pr2h OBTAINING RQ VALUES STEP 1
The respirometer can also be used to obtain values for the RESPIRATORY QUOTIENT or RQ As KOH absorbs carbon dioxide then the manometer fluid will rise towards the left hand tube as the organisms respire and consume oxygen RQ = volume of carbon dioxide produced volume of oxygen consumed per unit time The apparatus is first set up with KOH in the boiling tubes The distance moved by the manometer fluid is used to calculate the volume of oxygen consumed according to the formula: The apparatus is left to run for one hour At the end of this period, a value for the volume of oxygen consumed is obtained pr2h KOH solution

OBTAINING RQ VALUES STEP 2
The whole procedure is now repeated, under identical conditions, but with water replacing the KOH solution Carbon dioxide gas is no longer being absorbed form the air in the experimental tube If, under these conditions, the manometer fluid DOES NOT MOVE, then the volume of oxygen being consumed is EQUAL to the volume of carbon dioxide being produced We can conclude that the volume of carbon dioxide produced must have the SAME VALUE as the manometer fluid did not move towards either of the tubes The volume of oxygen consumed in one hour has been determined in STEP 1 of the procedure Consider this value to have been 20mm3 of oxygen in one hour So volume of oxygen consumed is equal to the volume of carbon dioxide produced WATER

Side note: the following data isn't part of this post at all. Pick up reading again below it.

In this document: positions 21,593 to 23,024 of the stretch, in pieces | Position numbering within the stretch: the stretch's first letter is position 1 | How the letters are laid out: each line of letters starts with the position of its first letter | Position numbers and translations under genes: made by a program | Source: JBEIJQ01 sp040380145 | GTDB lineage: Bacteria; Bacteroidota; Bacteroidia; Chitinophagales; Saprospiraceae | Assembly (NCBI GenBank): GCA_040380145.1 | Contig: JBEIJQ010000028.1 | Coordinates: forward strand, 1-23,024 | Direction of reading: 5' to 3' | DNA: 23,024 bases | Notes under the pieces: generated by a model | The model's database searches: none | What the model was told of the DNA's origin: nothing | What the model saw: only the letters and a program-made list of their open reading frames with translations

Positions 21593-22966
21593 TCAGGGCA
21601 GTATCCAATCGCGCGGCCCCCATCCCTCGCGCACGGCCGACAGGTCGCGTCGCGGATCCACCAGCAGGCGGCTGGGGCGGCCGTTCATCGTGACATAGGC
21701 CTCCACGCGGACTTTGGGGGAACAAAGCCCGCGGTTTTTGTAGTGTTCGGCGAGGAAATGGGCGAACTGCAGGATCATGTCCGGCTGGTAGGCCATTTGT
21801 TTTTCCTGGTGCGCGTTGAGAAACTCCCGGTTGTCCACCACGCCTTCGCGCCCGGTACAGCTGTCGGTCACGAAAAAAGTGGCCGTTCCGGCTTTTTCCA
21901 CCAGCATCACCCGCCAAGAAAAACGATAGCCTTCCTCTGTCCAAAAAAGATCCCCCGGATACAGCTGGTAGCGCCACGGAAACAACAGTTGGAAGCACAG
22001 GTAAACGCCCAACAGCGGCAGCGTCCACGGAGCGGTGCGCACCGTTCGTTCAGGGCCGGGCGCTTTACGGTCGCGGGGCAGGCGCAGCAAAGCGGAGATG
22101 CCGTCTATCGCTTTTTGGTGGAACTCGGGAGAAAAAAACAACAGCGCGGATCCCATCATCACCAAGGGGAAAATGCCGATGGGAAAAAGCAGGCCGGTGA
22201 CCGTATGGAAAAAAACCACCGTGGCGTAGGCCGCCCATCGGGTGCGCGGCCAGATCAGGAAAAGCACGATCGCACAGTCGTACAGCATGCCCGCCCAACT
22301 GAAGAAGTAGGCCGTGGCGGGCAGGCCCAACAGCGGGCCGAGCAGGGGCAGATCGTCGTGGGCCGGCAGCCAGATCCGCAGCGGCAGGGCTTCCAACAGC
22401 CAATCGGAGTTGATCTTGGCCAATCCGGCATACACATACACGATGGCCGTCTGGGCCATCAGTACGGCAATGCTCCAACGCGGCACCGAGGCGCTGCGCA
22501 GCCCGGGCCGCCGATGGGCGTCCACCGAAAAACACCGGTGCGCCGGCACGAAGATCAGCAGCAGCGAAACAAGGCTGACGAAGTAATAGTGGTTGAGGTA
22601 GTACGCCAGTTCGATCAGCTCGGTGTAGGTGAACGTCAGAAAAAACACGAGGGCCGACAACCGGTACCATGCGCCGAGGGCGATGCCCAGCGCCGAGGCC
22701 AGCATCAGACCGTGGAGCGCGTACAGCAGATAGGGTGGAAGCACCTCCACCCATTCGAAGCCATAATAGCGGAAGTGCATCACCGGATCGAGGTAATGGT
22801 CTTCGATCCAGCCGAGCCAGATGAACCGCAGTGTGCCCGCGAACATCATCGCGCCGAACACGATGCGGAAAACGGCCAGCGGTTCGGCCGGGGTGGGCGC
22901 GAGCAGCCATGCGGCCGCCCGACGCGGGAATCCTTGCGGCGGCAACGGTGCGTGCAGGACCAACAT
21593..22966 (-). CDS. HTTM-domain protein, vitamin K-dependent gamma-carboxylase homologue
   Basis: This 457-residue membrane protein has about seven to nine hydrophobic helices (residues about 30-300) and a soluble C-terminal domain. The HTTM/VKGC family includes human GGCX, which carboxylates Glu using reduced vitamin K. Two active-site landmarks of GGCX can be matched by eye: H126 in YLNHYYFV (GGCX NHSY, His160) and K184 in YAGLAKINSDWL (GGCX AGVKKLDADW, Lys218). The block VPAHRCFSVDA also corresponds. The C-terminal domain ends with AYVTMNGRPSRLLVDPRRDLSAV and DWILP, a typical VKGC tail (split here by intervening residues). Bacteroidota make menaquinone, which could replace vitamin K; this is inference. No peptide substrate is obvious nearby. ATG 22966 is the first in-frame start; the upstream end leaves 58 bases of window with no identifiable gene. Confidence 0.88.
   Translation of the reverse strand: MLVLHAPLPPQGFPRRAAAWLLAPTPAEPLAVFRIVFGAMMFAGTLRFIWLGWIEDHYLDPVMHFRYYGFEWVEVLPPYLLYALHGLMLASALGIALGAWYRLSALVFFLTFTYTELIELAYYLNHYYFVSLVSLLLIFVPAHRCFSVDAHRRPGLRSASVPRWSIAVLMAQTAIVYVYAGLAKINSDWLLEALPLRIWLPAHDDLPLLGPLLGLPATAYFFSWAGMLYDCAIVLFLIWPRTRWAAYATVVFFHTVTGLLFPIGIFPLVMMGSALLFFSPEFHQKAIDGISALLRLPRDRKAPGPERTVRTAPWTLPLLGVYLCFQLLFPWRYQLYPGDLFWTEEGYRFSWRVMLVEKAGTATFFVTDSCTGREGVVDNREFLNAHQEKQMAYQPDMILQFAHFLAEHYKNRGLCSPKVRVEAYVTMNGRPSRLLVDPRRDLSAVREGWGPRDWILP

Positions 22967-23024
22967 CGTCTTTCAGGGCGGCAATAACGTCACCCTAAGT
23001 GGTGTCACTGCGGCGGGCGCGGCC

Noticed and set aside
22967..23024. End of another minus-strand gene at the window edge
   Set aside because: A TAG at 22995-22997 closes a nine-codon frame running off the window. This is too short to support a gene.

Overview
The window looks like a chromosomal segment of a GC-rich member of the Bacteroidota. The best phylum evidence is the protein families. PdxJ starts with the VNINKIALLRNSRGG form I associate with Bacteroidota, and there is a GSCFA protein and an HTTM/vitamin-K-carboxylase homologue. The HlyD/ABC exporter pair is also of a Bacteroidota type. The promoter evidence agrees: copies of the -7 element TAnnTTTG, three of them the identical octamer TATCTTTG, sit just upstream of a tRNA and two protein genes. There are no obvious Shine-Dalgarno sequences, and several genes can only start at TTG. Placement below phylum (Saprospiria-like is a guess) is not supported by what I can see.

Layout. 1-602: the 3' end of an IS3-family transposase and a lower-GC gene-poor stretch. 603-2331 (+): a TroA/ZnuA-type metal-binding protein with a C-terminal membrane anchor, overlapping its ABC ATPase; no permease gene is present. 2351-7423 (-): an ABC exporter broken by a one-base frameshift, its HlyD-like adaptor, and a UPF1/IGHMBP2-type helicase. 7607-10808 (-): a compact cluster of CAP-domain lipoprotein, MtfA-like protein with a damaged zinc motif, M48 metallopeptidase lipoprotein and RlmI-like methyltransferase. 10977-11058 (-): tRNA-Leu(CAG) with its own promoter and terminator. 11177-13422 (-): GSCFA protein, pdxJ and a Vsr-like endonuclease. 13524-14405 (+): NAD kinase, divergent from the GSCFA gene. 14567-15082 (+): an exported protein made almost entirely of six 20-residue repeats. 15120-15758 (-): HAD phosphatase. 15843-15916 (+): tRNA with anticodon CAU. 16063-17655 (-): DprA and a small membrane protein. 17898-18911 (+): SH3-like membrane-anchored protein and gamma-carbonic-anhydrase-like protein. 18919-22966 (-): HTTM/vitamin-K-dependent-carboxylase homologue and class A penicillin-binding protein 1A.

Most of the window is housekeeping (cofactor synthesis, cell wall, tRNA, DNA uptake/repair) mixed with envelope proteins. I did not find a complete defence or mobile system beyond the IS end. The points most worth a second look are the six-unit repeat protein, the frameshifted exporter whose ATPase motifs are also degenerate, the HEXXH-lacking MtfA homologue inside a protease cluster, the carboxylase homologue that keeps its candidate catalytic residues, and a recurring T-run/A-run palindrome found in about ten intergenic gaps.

OBTAINING RQ VALUES STEP 2 RQ = 20 mm3 h-1 = 1
In this example the manometer fluid did not move towards either of the tubes Oxygen consumption in one hour is equal to carbon dioxide production in one hour Considering the value for oxygen consumption to have been 20mm3 in one hour then: RQ = 20 mm3 h-1 = 1 An RQ value of 1 indicates that the organisms are using carbohydrate as the respiratory substrate during the course of this experiment WATER

pr2h OBTAINING RQ VALUES
WATER During a further experiment using the respirometer, a value for oxygen consumption of 20 mm3 in one hour was again obtained when KOH was present in the apparatus In this example, the oxygen consumed does not equal the amount of carbon dioxide produced When the KOH was replaced with water the following result was obtained after one hour The manometer fluid had moved upwards towards the left hand tube by a distance of 10 mm in one hour The carbon dioxide is not being absorbed and so this result shows that oxygen consumption exceeds carbon dioxide production by a volume of 7.86 mm3 h-1 pr2h Using the formula this represents a volume of 7.86 mm3 h-1 (capillary diameter is 1 mm) distance moved by the fluid = 10 mm As the oxygen consumption is known to be 20 mm3 h-1, then carbon dioxide production must be mm3 h-1